In Conversation With Coodie & Chike, The Directors of ‘Jeen Yuhs: A Kanye Trilogy’

Premieres today

By now, we’re all familiar with the popular Ye lyrics that go “I miss the old Kanye/See I invented Kanye, it wasn’t any Kanyes
And now I look and look around and there’s so many Kanyes.” As one of the most enigmatic figures in music and fashion, Ye, the artist formerly known as Kanye West, occupies an interesting position in pop culture today and one that there’s still plenty of story left to be told.

In this three-part documentary titled ‘Jeen-Yuhs: A Kanye Trilogy’, we get to see the 21-year journey of Kanye’s formative years as a music producer in Chicago to becoming one of the biggest names there ever was in the music, fashion and entertainment industry. Premiering today exclusively on Netflix with the first act, ‘Jeen-Yuhs: A Kanye Trilogy’ is the brainchild of directors and producers, Clarence “Coodie” Simmons and Chike Ozah. The documentary plays out as a trilogy with Act I: Vision, Act II: Purpose and Act III: Awakening.


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Every story about an icon always has a captivating beginning. The first act in the trilogy is called ‘Vision’, and that is because it takes us behind-the-scenes to the first moments that made Ye who he is to the culture today. Coodie met Kanye first, back when he was on the street of Chicago, trying to make it big in the world. “I saw how charismatic he was and how energetic and talented he was, so I’m like that’s the vision,” says Coodie in an interview with the NATIVE.

At the time, Coodie was hosting a Hip-Hop show on Channel Zero and doing stand up to support his career. He interviewed Kanye for Channel Zero, and from there, he began interviewing more prominent artists. Channel Zero started getting a lot of positive responses after they aired on channel 19, so at times, when his videographer didn’t want to go shoot at certain places, Coodie would take the camera and film, from there he learnt how to use the camera. But it was not until Coodie watched a documentary called “Hoop Dreams,” that he found the inspiration to document everything around, particularly the cultural figures at the nascent stages of their career, who had the potential to be really big.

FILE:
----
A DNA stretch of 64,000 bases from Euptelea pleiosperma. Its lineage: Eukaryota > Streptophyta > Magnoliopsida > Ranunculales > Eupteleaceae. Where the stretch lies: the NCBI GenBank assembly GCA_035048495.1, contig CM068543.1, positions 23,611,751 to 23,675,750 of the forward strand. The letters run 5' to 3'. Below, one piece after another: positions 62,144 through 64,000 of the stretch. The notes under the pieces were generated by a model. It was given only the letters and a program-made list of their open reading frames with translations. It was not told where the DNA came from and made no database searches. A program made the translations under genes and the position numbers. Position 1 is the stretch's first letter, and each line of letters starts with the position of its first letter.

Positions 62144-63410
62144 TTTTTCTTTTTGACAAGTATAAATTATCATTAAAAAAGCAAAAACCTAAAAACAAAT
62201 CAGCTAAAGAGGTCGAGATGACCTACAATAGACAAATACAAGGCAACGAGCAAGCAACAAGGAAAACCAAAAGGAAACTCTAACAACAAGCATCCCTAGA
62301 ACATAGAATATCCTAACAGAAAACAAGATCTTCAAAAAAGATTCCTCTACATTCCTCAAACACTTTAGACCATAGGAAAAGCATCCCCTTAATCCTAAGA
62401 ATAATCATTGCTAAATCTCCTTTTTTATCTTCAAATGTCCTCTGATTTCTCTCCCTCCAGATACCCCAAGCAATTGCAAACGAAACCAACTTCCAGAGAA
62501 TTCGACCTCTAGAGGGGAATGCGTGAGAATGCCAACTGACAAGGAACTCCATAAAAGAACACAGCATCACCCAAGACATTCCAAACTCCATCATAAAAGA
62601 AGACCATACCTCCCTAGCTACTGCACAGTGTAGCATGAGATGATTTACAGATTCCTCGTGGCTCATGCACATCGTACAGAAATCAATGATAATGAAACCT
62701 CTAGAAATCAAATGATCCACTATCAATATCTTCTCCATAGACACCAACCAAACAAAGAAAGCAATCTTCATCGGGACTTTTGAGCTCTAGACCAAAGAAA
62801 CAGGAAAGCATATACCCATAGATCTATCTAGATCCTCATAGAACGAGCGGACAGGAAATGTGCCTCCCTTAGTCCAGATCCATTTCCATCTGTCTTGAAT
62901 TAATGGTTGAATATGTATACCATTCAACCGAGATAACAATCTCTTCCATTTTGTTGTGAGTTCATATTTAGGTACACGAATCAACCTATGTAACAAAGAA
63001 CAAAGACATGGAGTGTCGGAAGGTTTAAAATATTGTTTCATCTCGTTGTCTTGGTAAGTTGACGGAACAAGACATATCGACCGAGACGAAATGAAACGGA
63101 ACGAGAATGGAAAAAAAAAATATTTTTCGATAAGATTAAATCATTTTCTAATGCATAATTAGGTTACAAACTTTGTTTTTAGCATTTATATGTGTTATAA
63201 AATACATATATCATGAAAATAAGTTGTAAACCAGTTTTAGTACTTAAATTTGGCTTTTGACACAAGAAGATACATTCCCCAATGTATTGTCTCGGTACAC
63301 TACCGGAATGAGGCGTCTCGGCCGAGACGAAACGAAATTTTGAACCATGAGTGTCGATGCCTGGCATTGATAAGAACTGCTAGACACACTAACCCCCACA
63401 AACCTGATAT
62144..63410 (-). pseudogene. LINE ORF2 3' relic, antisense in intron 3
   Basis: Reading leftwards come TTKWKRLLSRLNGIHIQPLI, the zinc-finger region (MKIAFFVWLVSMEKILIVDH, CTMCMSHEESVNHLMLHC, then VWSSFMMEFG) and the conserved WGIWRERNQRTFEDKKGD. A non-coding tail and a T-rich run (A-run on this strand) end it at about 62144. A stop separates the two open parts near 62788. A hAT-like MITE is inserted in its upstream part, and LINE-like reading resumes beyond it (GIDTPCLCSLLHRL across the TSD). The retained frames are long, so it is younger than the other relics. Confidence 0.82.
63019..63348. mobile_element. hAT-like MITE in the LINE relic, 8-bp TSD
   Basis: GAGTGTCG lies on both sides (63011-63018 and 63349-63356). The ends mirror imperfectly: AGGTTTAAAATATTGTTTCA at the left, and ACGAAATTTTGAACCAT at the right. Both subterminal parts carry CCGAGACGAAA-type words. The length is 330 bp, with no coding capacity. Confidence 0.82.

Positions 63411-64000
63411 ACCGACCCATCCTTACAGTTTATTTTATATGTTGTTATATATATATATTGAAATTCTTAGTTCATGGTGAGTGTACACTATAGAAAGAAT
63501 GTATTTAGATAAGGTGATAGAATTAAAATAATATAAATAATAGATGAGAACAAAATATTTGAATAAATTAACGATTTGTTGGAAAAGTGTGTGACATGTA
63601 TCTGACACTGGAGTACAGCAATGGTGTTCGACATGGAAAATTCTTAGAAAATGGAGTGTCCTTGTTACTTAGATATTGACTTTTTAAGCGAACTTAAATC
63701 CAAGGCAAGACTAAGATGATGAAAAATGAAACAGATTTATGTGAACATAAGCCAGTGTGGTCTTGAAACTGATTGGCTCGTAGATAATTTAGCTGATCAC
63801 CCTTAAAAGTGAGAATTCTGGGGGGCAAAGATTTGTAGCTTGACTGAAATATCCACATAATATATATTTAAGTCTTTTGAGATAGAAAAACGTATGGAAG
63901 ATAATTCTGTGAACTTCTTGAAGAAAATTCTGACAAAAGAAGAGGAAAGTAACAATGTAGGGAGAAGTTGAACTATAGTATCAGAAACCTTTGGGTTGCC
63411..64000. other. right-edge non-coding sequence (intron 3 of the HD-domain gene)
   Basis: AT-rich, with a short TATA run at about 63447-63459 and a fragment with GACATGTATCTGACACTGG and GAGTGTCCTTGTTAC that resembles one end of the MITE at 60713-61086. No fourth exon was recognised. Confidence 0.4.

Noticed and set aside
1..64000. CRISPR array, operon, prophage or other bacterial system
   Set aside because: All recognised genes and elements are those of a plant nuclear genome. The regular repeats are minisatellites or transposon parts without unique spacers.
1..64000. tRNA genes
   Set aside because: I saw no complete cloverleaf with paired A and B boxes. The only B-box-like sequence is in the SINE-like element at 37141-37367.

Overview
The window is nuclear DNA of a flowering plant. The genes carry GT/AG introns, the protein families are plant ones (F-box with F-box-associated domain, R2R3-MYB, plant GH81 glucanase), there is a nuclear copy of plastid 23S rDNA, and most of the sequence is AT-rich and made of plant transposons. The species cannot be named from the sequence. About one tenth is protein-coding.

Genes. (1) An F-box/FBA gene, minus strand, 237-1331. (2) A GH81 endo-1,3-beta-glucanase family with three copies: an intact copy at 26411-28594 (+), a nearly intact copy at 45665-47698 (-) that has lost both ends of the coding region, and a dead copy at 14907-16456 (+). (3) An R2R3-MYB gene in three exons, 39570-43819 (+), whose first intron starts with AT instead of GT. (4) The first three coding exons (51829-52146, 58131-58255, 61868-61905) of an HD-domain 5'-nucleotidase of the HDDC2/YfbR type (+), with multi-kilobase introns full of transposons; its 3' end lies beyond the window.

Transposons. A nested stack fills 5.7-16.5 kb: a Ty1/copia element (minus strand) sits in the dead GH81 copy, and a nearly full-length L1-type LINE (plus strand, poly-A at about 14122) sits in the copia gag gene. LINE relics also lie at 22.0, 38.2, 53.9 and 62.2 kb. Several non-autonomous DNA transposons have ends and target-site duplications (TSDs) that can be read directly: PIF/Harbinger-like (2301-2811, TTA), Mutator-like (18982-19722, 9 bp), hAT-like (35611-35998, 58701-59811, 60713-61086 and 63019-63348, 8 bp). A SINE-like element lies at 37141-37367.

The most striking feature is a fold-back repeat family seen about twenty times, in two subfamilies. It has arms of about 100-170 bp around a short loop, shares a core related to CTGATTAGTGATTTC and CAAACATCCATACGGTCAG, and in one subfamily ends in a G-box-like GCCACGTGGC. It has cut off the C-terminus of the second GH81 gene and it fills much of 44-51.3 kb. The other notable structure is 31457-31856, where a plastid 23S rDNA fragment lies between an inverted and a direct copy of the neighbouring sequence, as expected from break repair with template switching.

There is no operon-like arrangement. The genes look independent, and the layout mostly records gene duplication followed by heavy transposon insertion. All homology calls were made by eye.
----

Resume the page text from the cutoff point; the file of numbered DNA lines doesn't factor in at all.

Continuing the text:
“And the genius of this movie is not Kanye, me or anybody that’s in the movie – the genius is unlocking the genius within you. Everybody got a purpose; when you figure that out your genius will shine.”

For Chike, he got to meet Ye later on while he was working at MTV. He was amazed to see another Black man who appreciated the beauty of art and design and who he could converse with. During his time at MTV, Chike noticed that there was never room to tell the stories of people who looked like him and being one of the only Black people on the design team, he would go out to pursue personal projects that championed his identity as a Black man. This is how he and Ye would become friends.

Coodie and Chike only had one goal when working on the documentary; and that was to capture the fervour of Kanye West’s expansive career and personhood. As someone who has lived most of his life in the media, and has come under heat for various controversies (see MAGA hat & Skete online vitriol), it was a gargantuan task to capture the man and the legend without touching on some of these moments. But more than hold a mirror to his darkness, Coodie and Chike were intent to encapsulate what made Ye tick.

One of the most memorable and significant parts of the film is getting to see and understand the intimate and beautiful loving relationship Kanye had with his late mother, Donda West. Although we see this from a surface-level view, as you pay close attention, you get to feel the closeness, love and support a mother has for her child. Kanye has never shied away from expressing his love for her and how much she means to him. He has referenced her many times in songs, interviews and even named two of his albums after her. Donda always knew Kanye had other sides to him that weren’t so pleasant, but she understood that that was how he was, and she never wanted him to change, all flaws and all.

According to Coodie, Kanye is still the same Kanye, and as a society, we lack sympathy. One thing that rang true from speaking with them is that we don’t understand what many people, especially these celebrities we put on a pedestal, go through. “These are all just different versions of people that become expressed as they evolve over the years,” Coodie expresses. It’s never an excuse to act out, but this film is mainly a tool to show a reflection of ourselves and how we evolve and change as human beings. 

In this documentary, you get to see Ye’s persistence and drive. Kanye had to make sure his dream came true. Often, just coming from where you come from, you have so many reasons not to trust your instincts and follow your dreams, but this trilogy serves as an inspiration to go for it. “Somebody has to make a sacrifice. Somebody had to break the cycle and sacrifice themselves for the next generation to be able to afford the time to sit and think,” says Chike. Just like Coodie and Kanye, we all have to follow our instincts sometimes and have faith to guide us through.